Pollinatarium continues to evolve

As one visitor remarked, the Pollinatarium has continued to evolve. For the first time, we were on the 2015 CU Garden Walk for sustainable gardening. We made cedar planting boxes for the south side of the building, where we can’t dig because of the buried power lines. We also put a hexagonal flowerbed box under our bee sculpture to give our “bee girl” her own flower patch. We had awesome help from the Master Gardeners getting our yard and plantings ready. All the hard work paid off and we had over 600 visitors that day. One gardener gave us a “10” for our plantings in the pots and beds as well as the inside displays. So, moving forward, donations of seeds will always be welcome so we can start plants and pass them along to increase the habitat available for bees, butterflies and other pollinators.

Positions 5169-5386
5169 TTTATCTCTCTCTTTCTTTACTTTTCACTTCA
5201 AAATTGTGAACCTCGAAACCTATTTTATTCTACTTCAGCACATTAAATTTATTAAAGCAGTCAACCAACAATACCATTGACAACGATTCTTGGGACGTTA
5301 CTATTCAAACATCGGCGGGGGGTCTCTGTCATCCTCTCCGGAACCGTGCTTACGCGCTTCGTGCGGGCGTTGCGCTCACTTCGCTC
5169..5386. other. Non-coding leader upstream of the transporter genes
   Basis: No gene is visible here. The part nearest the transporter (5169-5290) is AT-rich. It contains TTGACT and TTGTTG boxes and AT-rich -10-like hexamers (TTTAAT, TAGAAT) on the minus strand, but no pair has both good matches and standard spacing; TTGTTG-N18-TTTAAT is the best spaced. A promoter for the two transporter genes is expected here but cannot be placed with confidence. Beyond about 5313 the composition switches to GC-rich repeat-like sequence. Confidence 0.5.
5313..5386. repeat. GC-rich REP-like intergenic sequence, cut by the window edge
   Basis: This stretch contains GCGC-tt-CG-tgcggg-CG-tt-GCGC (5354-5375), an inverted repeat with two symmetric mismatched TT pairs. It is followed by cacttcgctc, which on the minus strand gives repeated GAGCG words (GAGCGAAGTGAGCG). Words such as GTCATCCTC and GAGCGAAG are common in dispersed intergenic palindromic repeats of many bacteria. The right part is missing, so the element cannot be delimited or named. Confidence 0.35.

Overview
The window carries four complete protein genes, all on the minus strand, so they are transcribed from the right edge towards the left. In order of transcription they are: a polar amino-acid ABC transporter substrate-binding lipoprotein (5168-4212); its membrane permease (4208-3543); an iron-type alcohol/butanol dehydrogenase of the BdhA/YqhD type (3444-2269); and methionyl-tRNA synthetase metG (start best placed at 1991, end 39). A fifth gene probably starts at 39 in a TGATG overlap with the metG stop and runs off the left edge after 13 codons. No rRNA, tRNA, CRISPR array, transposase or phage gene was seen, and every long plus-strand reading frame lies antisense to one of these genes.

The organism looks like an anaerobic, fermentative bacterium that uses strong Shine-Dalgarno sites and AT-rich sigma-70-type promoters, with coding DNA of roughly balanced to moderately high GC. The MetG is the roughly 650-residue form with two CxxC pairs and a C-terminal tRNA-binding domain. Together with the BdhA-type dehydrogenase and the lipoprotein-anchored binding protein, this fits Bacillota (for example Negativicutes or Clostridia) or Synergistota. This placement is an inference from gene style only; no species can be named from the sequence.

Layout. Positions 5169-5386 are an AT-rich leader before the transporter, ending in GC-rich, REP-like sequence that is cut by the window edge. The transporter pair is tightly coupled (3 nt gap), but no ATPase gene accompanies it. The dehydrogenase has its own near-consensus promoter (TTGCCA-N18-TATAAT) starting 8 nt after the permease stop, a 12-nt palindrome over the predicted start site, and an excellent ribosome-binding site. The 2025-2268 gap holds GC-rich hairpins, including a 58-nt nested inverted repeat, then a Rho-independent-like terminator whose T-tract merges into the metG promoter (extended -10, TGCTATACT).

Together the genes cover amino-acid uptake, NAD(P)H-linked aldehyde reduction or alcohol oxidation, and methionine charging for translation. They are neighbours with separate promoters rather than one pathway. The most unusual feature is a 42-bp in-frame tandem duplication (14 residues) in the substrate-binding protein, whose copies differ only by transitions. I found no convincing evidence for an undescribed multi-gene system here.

In 2016, we increased the number of classes and groups visiting the Pollinatarium as well as the number of presentations we did for classes and the public at their locations. We collaborated with the College of ACES to be part of their Summer Academies and taught honey bee biology and beekeeping for their 4H program for middle school through high school students. Planting for pollinators and native bees was the topic of many of the presentations this year.

With all new supplies for beekeeping and gardening in the building, we were beginning to look even more like Grandma’s attic. Our biggest need was a storage/workshed building to store those supplies. A big thank you to May Berenbaum for supplying the funds needed to buy and place a new wooden cabin next to the Pollinatarium building.

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